Computer graphics are moving off the movie screen and into everyday life. Home remodeling specialists, for example, may soon be able to to show you how your kitchen would look with marble countertops or stainless steel appliances. To do this, computers have to be able to recognize and simulate common materials; so Cornell researchers have drawn on uniquely human skills to build a database of surfaces computers can work with.
OpenSurfaces offers more than 25,000 annotated images that may be used by architects, designers and home remodelers in visualizing their work, and could be a rich source for computer graphics and computer vision researchers looking for ways to recognize materials or synthesize images of them. Of particular value, the researchers said, is that the images were collected from the real world – the Flickr photo-sharing site – rather than sterile laboratory samples. “This catches real materials that show up in the world, including wear and tear and weathering,” said Kavita Bala, associate professor of computer science. “One of the things missing in computer graphics is the realism of normal life.”
The crowdsourcing user interface the researchers developed to teach a team of human reviewers to find and describe the images also represents a valuable contribution to the field. “People are very good at recognizing materials but very bad at communicating the information,” Bala said.
Bala, along with Noah Snavely, assistant professor of computer science, and graduate students Sean Bell and Paul Upchurch, described their work at the 2013 SIGGRAPH conference, July 21-25 in Anaheim, Calif.
“First I want to understand how human beings perceive materials,” Bala explained. “Then I want to create computer vision algorithms that recognize materials, and computer graphics algorithms that can produce images of those materials that have all the subtle features.”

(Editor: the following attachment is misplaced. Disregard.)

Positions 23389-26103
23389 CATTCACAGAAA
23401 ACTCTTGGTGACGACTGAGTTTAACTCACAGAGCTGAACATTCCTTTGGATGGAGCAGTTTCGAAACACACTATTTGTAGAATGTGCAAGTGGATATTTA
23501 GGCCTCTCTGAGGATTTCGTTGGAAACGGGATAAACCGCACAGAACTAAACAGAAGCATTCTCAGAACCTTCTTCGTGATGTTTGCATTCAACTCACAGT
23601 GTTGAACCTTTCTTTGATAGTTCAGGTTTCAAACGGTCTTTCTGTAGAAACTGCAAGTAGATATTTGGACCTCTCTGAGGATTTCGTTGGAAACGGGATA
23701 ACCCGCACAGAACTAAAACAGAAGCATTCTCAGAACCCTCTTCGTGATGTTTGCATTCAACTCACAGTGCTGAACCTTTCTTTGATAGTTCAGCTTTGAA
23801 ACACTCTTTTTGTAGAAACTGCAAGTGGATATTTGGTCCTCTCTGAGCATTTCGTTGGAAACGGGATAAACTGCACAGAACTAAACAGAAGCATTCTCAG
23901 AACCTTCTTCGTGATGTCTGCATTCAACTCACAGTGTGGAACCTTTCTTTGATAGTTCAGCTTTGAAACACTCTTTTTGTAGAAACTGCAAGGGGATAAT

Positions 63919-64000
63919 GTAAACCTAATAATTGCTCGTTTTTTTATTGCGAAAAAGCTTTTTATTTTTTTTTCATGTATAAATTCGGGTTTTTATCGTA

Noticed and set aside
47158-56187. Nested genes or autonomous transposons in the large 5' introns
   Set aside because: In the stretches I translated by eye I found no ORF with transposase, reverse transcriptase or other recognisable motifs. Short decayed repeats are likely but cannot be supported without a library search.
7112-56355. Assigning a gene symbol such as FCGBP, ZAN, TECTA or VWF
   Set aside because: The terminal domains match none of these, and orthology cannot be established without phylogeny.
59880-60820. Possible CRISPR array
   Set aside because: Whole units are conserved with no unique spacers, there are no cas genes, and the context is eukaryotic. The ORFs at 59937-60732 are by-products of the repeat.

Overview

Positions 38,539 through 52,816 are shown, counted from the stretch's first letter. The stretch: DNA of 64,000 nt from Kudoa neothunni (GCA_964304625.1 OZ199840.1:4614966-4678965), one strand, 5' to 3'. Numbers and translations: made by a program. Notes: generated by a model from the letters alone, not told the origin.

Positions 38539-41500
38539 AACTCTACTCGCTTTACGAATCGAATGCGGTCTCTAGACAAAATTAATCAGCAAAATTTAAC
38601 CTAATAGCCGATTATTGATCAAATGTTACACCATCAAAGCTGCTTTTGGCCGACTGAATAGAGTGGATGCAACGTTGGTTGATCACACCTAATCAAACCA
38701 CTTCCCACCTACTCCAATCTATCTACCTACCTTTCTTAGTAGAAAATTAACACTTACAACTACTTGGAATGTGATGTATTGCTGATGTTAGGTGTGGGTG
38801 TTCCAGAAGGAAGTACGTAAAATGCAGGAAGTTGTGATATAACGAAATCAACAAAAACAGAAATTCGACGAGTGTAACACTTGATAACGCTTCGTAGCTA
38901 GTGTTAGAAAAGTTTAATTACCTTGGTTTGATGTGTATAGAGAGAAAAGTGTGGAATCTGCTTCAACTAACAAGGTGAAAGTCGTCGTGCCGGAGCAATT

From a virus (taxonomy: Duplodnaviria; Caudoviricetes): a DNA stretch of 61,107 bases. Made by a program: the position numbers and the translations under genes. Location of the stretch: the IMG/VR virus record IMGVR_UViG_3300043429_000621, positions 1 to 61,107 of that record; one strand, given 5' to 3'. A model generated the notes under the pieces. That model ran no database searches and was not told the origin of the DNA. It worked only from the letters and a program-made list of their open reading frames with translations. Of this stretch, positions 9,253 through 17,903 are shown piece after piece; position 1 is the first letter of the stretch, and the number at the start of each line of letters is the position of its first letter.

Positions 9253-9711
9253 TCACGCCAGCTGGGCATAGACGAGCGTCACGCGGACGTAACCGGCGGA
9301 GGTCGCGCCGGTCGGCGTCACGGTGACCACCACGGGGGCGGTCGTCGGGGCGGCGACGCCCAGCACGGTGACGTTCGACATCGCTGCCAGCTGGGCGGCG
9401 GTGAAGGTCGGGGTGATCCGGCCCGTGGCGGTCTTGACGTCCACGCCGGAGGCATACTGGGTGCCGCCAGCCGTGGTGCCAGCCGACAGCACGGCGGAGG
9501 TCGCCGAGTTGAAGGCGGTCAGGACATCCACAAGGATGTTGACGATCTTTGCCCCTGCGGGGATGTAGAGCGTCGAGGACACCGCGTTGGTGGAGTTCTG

The researchers began by collecting about 100,000 images from Flickr. With home remodeling applications in mind, they looked for tags like “kitchen,” “bedroom” or “living room.” Then they turned to the Amazon Mechanical Turk (MTurk) service, which enables employers to hire online workers to perform tasks that computers are unable to do. They eventually built a workforce of about 2,000 people all over the world to select surfaces displayed in the photos, identify the material in the selection and add comments on the context and how the surface reflected light.
Getting the user interface right was the big challenge, Bala reported. “Given language barriers and cultural differences, you pretty much have to bulletproof the task,” she said. “Drywall,“ for instance, describes many walls in the United States, but workers in other countries might enter “concrete“ or “plaster.“ Eventually the researchers decided to let workers select from a drop-down list rather than entering free-form descriptions. Other properties like shininess and roughness were reported using sliders.
“Using perceptual language works better than graphics terminology,” Bala explained. “Before we refined the design we were spending a lot of money because we couldn't get good data.” At first, she said, it was costing about $3 for each material added to the database, but eventually the cost got down to 10 cents each.
Now in the works, Bala said, is an application to modify images by changing one material into another. Instead of just looking at pictures in a catalog, take a photo of your own kitchen and see how it would look with new countertops. Down the line, she added, devices like Google Glass might draw on the database to identify materials in the field.
The research was supported by the National Science Foundation, the Intel Science and Technology Center for Visual Computing and Amazon Web Services in Education.